July 13, 1998

 

BRENTWOOD, Calif. – Armageddon director Michael Bay’s career started with a train wreck.

He was just 13 when he copped his mom’s Super 8, torched his train set with firecrackers and filmed the burning disaster.

“A little glue, the models burning, breathing in all those plastic fumes,” says a grinning Bay, sitting in his slate-and-glass bachelor pad.

But the flames got out of control, the fire department was called, and little Mikey was in big trouble.

Ironically, Bay, 34, is now in big favor in Hollywood for doing the same thing, just on a larger scale and usually without need of fire trucks.

The ambitious, $140 million Armageddon is Bay’s third film. His first two were box-office hits, bringing in more than $175 million combined: Bad Boys in ’94 (Will Smith, Martin Lawrence), followed by The Rock in ’96 (Sean Connery, Nicolas Cage). Both were under the helm of producers Jerry Bruckheimer and the late Don Simpson, who first hired Bay to shoot the Top Gun music video.

Bay shot to top action director status from the quick-cut world of music videos and award-winning commercials (Coca-Cola, Nike, Budweiser, Got Milk?).

Some directors find the phrase “target audience” offensive. Not Bay. “If you’re given $135 million to make a film, you better know who your target audience is,” Bay warns. He happily sits in test screenings, watching “to see if they laugh, if they get bored or confused, where they applaud” and cuts accordingly.

Armageddon producer Bruckheimer, who was instrumental in the careers of commercial directors Tony Scott (Top Gun, Days of Thunder, Crimson Tide), Simon West (Con Air) and Adrian Lyne (Flashdance), points to Bay’s commercials as a key to his current success.

“Commercial guys have to move quick, they have clients on their back, the ad agency telling them what to do, yet they’re involved in the profitability of the commercial and don’t want their budgets to go over,” Bruckheimer explains, adding, “Michael has both a business acumen and an artistic acumen.”

Armageddon, then, is Bay’s baby on both levels. The tale was told to him in three sentences by writer Jonathan Hensleigh. They worked it out in three weeks and made their pitch to Walt Disney chairman Joe Roth, who, Bay says, unofficially green-lit it immediately.

Bay’s involvement extended to co-producing, casting, directing, even shooting camera some days. Much of the film’s humor is improvised, which Bay encourages. He came up with the funniest line: “We don’t wanna pay taxes. Ever.” He even has a walk-on as a NASA engineer.

“The crew talked me into it,” Bay says, with an aw-shucks shrug. “That was shot the last night, our Florida wrap party.”

Critics dismiss Bay’s quick-cuts as sensory overload. But his kinetic cinematic style is also praised as pure lightning. The speed extends to the set, where he often shoots 40 setups a day, four times the norm. “I get bored on the set. I just like to shoot.”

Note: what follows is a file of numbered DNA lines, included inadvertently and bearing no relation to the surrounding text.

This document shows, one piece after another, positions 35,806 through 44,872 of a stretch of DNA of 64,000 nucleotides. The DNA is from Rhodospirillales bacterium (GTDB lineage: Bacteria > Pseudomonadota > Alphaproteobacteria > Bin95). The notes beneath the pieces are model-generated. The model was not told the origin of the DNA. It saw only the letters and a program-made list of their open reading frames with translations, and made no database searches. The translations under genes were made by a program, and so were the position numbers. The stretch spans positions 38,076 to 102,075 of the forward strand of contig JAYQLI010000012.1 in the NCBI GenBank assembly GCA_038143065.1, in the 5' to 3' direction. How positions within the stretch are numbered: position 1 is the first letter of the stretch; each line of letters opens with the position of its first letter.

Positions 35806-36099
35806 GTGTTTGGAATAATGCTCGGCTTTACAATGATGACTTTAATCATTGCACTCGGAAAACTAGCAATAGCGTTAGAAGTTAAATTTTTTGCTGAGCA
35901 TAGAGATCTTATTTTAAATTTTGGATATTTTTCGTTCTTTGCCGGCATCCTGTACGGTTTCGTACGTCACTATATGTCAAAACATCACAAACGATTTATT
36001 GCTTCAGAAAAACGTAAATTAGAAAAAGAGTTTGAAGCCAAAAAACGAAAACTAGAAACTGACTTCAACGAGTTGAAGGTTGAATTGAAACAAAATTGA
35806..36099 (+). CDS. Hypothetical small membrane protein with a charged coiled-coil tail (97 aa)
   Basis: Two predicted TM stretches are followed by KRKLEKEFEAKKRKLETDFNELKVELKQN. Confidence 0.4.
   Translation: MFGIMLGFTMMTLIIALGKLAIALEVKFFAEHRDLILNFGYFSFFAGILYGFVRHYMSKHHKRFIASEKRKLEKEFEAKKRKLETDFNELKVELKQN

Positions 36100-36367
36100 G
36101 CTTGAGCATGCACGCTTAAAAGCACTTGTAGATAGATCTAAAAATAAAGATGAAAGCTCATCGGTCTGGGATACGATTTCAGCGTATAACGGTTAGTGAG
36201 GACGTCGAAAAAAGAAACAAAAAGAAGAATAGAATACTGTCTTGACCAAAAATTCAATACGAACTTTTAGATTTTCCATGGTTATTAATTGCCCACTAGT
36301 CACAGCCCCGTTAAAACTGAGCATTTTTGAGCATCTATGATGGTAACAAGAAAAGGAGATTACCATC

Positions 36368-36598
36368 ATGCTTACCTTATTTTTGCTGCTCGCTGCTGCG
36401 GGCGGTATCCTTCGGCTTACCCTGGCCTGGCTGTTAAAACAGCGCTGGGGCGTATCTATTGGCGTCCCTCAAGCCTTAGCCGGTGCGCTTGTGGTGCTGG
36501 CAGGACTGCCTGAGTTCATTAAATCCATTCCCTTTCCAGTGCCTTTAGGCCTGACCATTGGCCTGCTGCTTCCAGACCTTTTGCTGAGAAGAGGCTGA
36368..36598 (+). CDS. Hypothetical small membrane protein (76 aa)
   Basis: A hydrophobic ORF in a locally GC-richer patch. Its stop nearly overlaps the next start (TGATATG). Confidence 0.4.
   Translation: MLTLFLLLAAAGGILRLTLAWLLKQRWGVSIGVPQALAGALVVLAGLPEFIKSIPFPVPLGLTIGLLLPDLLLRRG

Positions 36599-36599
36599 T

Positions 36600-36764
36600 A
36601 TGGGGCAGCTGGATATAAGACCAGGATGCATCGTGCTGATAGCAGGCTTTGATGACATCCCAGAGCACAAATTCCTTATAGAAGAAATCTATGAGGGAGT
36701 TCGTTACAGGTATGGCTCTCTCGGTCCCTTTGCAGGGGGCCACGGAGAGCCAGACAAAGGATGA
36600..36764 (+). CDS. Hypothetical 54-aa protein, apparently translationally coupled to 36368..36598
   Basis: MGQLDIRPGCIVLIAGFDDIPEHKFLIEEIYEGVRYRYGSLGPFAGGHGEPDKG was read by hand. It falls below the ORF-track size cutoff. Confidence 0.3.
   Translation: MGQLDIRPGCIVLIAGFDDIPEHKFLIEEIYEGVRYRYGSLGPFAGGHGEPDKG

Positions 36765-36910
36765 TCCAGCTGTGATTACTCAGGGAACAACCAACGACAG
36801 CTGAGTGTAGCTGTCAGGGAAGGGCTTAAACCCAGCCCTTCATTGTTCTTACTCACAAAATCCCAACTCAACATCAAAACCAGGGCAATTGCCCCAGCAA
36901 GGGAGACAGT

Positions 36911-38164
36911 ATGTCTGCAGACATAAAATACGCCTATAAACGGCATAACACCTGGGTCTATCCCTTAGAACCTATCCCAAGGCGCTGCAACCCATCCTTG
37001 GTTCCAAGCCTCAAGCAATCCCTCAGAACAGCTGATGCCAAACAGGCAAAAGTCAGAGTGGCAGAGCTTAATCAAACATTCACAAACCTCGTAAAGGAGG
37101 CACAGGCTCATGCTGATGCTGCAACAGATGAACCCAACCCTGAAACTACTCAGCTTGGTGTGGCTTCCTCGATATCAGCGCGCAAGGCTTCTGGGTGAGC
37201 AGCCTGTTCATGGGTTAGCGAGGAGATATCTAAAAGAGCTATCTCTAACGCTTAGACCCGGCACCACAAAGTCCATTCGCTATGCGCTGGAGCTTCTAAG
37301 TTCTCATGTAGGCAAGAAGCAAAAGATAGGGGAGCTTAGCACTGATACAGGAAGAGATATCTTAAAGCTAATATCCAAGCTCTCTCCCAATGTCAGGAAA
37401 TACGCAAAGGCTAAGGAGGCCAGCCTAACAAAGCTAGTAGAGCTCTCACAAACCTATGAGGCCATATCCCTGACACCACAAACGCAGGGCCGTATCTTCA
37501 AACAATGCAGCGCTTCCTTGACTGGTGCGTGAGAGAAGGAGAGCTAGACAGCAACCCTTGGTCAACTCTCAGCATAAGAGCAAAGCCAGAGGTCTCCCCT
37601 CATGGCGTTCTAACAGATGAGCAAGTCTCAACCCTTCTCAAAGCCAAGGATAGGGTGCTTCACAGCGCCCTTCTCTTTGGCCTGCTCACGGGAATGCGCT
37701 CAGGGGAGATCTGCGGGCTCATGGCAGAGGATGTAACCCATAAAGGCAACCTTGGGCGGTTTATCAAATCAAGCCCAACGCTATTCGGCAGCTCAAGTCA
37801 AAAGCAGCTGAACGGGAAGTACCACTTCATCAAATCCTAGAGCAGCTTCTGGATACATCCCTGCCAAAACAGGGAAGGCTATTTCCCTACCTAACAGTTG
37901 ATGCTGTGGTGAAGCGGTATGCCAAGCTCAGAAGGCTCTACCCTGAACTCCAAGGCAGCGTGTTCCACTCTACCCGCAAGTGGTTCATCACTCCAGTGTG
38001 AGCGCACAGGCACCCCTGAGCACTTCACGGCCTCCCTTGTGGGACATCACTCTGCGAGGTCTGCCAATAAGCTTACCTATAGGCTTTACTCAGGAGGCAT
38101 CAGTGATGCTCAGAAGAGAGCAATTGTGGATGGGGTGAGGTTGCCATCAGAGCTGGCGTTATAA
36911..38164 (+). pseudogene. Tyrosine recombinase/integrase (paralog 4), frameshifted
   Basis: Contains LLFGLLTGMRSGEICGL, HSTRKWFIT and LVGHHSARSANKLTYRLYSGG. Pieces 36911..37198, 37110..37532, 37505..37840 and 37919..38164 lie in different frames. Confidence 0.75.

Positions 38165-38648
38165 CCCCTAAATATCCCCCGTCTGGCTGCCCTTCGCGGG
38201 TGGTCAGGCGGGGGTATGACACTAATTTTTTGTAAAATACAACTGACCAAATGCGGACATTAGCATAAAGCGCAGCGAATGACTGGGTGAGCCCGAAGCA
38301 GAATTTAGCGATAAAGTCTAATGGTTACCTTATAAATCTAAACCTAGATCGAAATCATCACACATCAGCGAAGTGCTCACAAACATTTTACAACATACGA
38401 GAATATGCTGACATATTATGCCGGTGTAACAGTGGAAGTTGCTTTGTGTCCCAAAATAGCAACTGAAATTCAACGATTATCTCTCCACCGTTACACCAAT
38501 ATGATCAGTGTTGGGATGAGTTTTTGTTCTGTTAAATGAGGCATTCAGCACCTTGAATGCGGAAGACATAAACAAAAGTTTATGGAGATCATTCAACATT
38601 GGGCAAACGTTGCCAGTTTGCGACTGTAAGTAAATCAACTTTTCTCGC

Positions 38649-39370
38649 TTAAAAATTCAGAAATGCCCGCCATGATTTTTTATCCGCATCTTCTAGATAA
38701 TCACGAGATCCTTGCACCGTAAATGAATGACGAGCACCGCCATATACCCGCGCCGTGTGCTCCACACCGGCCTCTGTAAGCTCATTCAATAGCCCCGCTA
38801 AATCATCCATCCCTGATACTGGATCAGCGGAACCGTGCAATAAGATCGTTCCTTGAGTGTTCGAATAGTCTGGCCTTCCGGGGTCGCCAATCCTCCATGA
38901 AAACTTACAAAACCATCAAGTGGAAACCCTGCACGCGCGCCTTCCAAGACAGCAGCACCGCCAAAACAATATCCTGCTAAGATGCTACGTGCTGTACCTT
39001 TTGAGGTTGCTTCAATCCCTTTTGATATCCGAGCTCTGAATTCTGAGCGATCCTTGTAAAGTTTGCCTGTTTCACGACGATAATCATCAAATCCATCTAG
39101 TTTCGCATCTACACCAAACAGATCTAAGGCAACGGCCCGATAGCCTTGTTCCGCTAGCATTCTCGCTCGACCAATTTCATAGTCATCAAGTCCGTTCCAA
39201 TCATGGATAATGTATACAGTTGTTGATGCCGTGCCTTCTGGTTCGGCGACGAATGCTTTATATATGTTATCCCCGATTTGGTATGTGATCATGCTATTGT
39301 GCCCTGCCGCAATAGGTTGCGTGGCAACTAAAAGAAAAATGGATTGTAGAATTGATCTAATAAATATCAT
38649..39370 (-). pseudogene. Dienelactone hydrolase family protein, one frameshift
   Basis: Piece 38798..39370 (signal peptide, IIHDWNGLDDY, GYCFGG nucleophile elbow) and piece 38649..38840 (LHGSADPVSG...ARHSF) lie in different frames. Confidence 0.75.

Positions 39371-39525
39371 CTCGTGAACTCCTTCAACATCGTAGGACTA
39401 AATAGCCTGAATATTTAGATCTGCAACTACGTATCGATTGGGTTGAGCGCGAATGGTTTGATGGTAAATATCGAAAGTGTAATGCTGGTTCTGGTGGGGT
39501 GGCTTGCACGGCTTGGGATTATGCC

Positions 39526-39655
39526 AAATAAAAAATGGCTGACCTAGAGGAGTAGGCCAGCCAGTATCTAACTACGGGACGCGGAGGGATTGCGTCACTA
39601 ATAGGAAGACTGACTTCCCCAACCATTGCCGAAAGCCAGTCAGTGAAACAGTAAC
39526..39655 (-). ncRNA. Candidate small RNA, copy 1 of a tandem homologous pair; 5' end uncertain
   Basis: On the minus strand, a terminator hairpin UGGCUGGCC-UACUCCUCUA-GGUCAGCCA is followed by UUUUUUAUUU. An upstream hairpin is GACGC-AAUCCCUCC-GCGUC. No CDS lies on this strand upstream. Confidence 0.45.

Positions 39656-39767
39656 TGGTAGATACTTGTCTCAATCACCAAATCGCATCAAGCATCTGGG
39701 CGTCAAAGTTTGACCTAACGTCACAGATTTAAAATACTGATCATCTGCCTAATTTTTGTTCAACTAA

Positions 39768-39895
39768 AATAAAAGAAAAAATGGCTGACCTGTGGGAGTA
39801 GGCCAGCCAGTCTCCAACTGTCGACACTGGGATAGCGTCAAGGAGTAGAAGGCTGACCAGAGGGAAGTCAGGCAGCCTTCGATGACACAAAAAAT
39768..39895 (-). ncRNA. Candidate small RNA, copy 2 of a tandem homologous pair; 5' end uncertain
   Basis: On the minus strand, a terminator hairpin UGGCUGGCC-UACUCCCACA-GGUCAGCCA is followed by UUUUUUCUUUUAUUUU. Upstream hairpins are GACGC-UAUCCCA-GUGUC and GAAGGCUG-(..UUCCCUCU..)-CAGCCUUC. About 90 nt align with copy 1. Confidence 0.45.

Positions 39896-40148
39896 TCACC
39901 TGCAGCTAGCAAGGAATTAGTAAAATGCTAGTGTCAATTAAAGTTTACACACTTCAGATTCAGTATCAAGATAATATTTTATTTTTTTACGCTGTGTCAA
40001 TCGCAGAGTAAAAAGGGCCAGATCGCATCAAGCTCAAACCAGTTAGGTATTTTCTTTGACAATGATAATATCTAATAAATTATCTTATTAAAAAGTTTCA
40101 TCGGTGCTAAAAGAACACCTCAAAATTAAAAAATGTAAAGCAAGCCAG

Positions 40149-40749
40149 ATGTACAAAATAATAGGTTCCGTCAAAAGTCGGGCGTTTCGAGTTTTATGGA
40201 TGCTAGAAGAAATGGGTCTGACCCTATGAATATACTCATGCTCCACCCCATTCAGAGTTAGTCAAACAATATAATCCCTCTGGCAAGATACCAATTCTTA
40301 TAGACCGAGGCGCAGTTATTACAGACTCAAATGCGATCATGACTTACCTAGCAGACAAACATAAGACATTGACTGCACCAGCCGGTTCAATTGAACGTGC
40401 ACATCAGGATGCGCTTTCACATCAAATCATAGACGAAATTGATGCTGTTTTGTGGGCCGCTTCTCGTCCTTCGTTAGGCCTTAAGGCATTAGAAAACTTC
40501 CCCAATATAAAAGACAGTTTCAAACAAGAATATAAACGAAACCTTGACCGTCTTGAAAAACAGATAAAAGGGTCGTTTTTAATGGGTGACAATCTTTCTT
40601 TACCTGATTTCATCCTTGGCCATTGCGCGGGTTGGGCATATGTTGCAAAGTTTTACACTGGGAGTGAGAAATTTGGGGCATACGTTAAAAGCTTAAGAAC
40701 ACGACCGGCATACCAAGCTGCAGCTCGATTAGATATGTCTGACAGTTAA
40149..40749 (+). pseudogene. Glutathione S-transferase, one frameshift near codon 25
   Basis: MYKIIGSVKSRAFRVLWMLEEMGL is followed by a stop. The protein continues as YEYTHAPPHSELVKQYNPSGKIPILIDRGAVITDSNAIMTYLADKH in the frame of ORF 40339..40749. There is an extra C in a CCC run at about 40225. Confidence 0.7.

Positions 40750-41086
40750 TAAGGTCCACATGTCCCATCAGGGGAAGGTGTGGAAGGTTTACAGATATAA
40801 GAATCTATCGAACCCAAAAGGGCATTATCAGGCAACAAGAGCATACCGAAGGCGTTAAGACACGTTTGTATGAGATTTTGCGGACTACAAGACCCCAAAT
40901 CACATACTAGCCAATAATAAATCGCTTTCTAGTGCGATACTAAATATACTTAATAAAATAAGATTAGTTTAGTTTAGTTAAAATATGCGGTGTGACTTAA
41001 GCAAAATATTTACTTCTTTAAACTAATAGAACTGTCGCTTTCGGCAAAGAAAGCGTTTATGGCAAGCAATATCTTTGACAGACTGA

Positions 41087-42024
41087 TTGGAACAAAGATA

He shoots so much so quickly in part to please the studio. “I know I’m gonna go out there and make them money. When I make them money, I’m going to get power and I’m going to get my way in terms of doing things where I can branch out.”

While Bay’s reputation for not going overbudget appeals to studios, his lanky good looks appeal to young fans. “It’s so wild,” Bay says. “At a test screening, there were like 120 kids screaming my name, and everyone was laughing, saying, ‘Hey, you’re like a rock star!’ I get mobbed by kids, I think, because I’m young.”

When he was young, Bay wanted to be a baseball player, a magician or a vet. He was moved by movies such as The Exorcist, Star Wars, The Shining and Alien, but Raiders of the Lost Ark rocked his world.

At 15, he worked at Lucasfilm (a filing job arranged by a well-connected neighbor) and began winning photography awards at Crossroads High in Santa Monica. He attended Wesleyan University in Connecticut and loved film class but hated the “arty, elitist film-school attitudes.”

The self-professed frat boy’s senior thesis, a short film called “Benjamin’s Birthday”, won the school’s prestigious Frank Capra Award. “That’s when I discovered that I really liked making an audience laugh,” Bay says. “I saw 350 people staring at the screen, laughing. I thought that was pretty cool.”

He returned to L.A and attended Pasadena Art Center College of Design. One of his student projects, a 90-second Coke commercial, so impressed Capitol Records that they hired him to direct a Donny Osmond video. He went on to churn out music videos for Propaganda Film.

When Bay set his sights on advertising, he won a Clio and a nomination from the Directors Guild for best commercial director of 1994. “We hipped up commercials and made them for our generation,” he says.

In faded jeans and hiking boots, Bay conducts a quick tour of his home. Out back, a pool inhabited by a cleaning robot and the deck, which is home to a bleached cow skull.

Inside the main house, photo and architecture tomes lie on wooden tables. On the walls are antique film posters and framed photos of Mason, his 200-pound mastiff.

Bay recently treated himself to a second home in Montecito, Calif. “I thought, ‘Do I really have to start saving for retirement right now?’ Nah.”

Bay’s upstairs office, next to his glass-walled bedroom, is slickly high tech (video editing equipment and TV mounted in the wall). But on his desk are souvenirs – the bomb from The Rock, a plastic NASA pass from Armageddon – revealing he’s still the boy who likes to blow up trains.

“I love doing big movies,” Bay confesses. “It’s awesome! You have all these toys. . . . The thing I like about this movie is, like they always say, directors have the biggest train sets! Don’t tell anyone, but I’d do this for free.”

 

Contributing: Claudia Puig By Elizabeth Snead, USA TODAY